Sonoma County housing prices surge as many wildfire survivors opt to buy existing homes
Late last year, Santa Rosa residents Julian and Lisa Corwin wrote down on a whiteboard the money they had available to rebuild their home on Vintage Circle destroyed in the October 2017 Tubbs fire.
The couple, both trained engineers, wrote everything on the board, including their expected home insurance payout and the revised cost to rebuild that was $200,000 more than originally estimated. Then they considered what it would cost to buy an existing house after selling their Fountaingrove lot.
The Corwins loved their old neighborhood. But they couldn't fathom living in 'the middle of a burn zone' that could be a construction site for the next five to 10 years, Julian Corwin said.
Last week, the couple signed an agreement for the purchase of a newly built home on Jean Marie Drive in the Larkfield-Wikiup neighborhood, another Tubbs fire burn zone. Rather than being surrounded by empty fire lots and half-built homes, however, many of the houses north and west of their Jean Marie Drive house were spared by the fire two years ago.
The Corwins are not alone. Real estate experts say a late-summer surge of activity in the Sonoma County real estate market points to a second wave of wildfire survivors opting to buy instead of rebuild homes. That wave of buyers is driving up prices of single-family homes and putting pressure on an already depleted inventory of houses for sale, said Jeff Schween, an agent with Compass real estate brokerage in Santa Rosa.
In August, the median price of single-family homes in the county hit an all-time high of $712,000, according to data supplied this week by BAREIS multiple listing service. That's surpassed the previous record high median price of $697,000 in June 2018.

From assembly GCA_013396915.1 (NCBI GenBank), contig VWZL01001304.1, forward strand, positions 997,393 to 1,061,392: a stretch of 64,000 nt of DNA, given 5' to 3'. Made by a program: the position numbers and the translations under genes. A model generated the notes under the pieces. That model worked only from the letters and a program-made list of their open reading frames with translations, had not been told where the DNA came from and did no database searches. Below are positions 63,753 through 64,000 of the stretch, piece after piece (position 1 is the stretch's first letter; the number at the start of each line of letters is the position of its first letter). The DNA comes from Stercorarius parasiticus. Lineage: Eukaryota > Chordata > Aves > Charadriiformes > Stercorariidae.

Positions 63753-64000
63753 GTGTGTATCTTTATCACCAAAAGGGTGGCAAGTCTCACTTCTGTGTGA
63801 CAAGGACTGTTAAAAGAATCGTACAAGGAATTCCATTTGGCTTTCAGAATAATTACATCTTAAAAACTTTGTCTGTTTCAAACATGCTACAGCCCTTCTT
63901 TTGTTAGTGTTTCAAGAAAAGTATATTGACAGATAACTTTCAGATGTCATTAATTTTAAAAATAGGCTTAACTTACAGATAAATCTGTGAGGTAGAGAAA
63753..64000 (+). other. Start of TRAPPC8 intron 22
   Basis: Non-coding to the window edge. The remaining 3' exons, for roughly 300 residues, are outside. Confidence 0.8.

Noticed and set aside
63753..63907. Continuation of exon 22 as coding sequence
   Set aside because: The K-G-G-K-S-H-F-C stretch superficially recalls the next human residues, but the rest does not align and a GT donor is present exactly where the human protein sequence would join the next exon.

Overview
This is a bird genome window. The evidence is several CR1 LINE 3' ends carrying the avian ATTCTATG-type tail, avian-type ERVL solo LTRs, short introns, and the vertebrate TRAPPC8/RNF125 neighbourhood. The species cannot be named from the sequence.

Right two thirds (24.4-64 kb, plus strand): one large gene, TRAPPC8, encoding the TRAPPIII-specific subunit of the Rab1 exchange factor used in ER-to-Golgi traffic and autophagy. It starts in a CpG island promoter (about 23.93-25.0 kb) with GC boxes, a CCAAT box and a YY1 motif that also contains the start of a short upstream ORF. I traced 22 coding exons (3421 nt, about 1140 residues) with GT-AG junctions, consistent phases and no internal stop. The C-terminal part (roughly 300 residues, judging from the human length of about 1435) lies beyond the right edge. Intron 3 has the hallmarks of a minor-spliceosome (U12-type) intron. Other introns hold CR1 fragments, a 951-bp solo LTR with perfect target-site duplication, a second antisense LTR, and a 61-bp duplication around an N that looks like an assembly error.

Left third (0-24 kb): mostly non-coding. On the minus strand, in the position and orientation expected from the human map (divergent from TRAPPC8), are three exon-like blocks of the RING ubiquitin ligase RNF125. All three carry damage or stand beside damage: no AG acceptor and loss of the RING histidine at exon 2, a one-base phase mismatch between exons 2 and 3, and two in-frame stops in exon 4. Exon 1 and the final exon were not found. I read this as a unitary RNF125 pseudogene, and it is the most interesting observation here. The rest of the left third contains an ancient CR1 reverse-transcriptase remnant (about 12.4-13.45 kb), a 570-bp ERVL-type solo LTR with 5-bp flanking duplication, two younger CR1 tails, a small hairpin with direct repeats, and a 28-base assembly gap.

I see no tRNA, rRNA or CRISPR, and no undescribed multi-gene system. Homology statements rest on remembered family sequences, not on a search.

The median price last month clearly indicates a revival in what was a sluggish housing market. In the last few months, county median prices supplied by Compass were $636,000 in March, $645,000 in April and $658,500 at the halfway mark of 2019.
Schween said that at this point in the summer, housing market activity should be slowing. However, August saw a sharply higher number of houses going under contract to buy than during the same month for the past two years. Last month, 482 homes went under contract, compared to 402 in August 2018 and 425 during the same period in 2017.
Meanwhile, new listings of homes for sale in August were significantly lower than in same month the past two years. Last month, there were 363 homes put on the market, compared with 534 in August 2018 and 526 in August 2017.
'It feels like on the street, another wave is coming,' Schween said. 'The new wave is people coming to terms with the fact that they're probably not going to rebuild on their dirt.'
The Press Democrat's latest monthly housing report, compiled by Rick Laws, another agent with Compass in Santa Rosa, showed a similar trend: the median price for single- family homes in August reached $699,000, nearly the same as the $700,000 record median price of June 2018.